We’re at the halfway point of Westworld‘s debut run, and ‘Contrapasso’ was a confusing affair. There are a lot of separate storylines trundling away, so many in fact that it’s hard to keep up with what the hell is going on sometimes, but that doesn’t make Westworld any less compelling. This is my TV highlight of 2016.
Westworld is much like Game of Thrones (yeah, I made that connection once again) in that both of their debut runs are confusing. Without prior knowledge of the A Song of Ice and Fire books, Game of Thrones alienates viewers in its first season by introducing a score of characters, locations, and storylines that are seemingly unrelated to one another. The same is very much true for Westworld. Just how does Dolores, Logan and William’s jaunt to the town of Pariah tie in with the Man in Black’s desire to discover the centre of the maze, or Maeve’s recent showdown with Hector? It doesn’t. Yet. But by the final episode, everything will most likely begin to fall into place.
I say it every week but Evan Rachel Wood continues to excel. It’s in the one-on-one scenes with one of the controllers that her acting truly shines. She’s able to manoeuvre from the scared farm-girl to a calculated robot with merely a flutter of her lashes, and yet the viewer is completely convinced of her change. And her change within the Westworld park was entirely believable too. One moment she was running from visions of herself, scared out of her wits, and the next she was passionately kissing William and gunning down a criminal gang, claiming that she’s tired of being the damsel. This may have come across rather quickly (or not, if you look at the grand scheme of things over the five episodes thus far), but Wood manages to make you believe every word that Dolores says. She is sublime.
It’s nice to see William also going against the grain. He has his first kill this week, and he kisses Dolores back, despite having a ‘love’ back home. What this means for his future remains to be seen, but it’s undeniable that he’s falling for Dolores. He knows there’s something different about her. At one point he tells Logan not to talk about her not being real within earshot, because he knows that she knows. He doesn’t want to confirm it for her. Why? Because he’s falling for a robot, most likely.
Anthony Hopkins was also exceptional this week. There’s increasing talk of this mysterious Arnold, and I am desperate to know what he was hiding. Was Dolores lying to Ford when she said she hadn’t spoken to him for 36 years? Obviously. Maybe Arnold made an android of himself, which is somehow hidden within the park. Maybe he somehow managed to upload his mind into a Host (or the park itself). Either way, we’ll definitely see him before the end of the season. I did think that the Man in Black could have possibly been him, until…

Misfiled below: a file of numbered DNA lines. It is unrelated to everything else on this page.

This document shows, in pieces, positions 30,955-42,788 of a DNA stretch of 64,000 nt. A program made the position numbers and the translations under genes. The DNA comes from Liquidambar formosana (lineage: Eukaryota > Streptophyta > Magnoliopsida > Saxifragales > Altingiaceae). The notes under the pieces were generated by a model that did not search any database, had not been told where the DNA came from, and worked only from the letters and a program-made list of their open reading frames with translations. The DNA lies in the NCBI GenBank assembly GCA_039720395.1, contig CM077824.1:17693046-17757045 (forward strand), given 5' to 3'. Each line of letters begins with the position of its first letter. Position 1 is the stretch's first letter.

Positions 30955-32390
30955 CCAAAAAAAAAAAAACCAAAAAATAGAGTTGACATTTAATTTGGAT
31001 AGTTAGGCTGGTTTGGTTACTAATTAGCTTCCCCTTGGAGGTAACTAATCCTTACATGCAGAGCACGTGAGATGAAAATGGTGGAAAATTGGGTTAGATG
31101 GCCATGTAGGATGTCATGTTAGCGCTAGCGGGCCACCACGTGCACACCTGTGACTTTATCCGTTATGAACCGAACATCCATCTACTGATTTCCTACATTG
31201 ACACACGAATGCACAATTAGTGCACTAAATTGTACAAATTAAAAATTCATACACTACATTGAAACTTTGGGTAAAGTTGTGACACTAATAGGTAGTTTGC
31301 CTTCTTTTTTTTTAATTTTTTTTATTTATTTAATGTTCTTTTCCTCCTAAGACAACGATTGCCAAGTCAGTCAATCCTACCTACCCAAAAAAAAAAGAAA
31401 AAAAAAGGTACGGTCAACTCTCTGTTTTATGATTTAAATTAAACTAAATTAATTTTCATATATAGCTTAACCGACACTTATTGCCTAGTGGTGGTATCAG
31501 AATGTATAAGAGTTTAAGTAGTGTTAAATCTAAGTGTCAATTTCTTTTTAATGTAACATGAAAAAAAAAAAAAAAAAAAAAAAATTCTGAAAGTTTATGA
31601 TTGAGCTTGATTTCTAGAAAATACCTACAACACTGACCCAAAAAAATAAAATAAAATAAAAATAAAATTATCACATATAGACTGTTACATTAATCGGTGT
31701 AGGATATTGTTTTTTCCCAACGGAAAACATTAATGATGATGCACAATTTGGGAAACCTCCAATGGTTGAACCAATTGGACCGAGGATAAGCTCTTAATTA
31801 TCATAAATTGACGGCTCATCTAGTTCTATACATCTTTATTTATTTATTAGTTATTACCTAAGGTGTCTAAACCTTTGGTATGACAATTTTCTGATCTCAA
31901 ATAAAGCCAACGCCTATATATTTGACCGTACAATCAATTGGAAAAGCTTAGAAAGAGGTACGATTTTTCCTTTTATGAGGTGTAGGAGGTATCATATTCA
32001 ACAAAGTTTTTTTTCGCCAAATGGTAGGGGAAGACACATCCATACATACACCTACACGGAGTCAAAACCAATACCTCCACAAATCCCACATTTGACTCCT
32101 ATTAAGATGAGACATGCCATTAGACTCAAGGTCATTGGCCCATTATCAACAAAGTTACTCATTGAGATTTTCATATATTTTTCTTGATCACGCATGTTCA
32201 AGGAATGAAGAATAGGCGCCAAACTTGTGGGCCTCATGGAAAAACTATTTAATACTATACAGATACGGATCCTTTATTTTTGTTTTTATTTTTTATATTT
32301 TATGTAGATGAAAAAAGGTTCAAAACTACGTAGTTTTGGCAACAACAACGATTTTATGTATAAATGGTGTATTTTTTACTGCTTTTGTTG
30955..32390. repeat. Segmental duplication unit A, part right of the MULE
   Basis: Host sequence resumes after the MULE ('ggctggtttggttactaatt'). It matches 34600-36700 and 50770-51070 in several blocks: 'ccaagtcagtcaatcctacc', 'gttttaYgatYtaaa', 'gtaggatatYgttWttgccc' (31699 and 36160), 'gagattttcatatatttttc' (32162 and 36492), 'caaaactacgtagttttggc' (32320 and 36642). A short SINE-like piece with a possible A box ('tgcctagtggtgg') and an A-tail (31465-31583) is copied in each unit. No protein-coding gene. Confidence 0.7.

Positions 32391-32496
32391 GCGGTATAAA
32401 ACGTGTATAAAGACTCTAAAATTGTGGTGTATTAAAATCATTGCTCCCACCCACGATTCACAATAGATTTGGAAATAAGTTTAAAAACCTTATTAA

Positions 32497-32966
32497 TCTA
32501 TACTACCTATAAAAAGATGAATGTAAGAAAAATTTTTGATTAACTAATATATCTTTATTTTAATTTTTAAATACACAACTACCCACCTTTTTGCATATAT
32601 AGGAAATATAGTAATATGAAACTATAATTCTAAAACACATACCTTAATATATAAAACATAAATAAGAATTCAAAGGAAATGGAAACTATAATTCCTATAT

Ford sat down for whiskey. Now these two clearly have a history. And surprisingly Ford isn’t that bothered about the Man in Black trying to find the centre of the maze. The Man in Black believes that Arnold hid something in Westworld – one final story he had left to tell. Everything is clearly building up to this as Dolores is also seeing the same pattern. What’s at the centre of the maze? I think it’s a path to consciousness. A way (somehow) of the Hosts ascending from advanced AI to true humanity. Probably not, but what else could it be?
Speaking of a path to consciousness, Maeve spent an awful lot of this episode in the labs, right? Why? The Hosts are usually sent back to the park every day, and yet she was down there for the entire episode. But she clearly knows more now, especially after the close of last week. I had a feeling she was going to kill Felix, but apparently she wants answers from him. Will she get them? Probably not. But I think Maeve is on the cusp of snapping and going on a rampage.
So while its sometimes hard to fathom what’s going on, Westworld continues to excel on pretty much every level. This is definitely a show that’ll require repeat viewings, but that’ll just make the overall product even more stunning.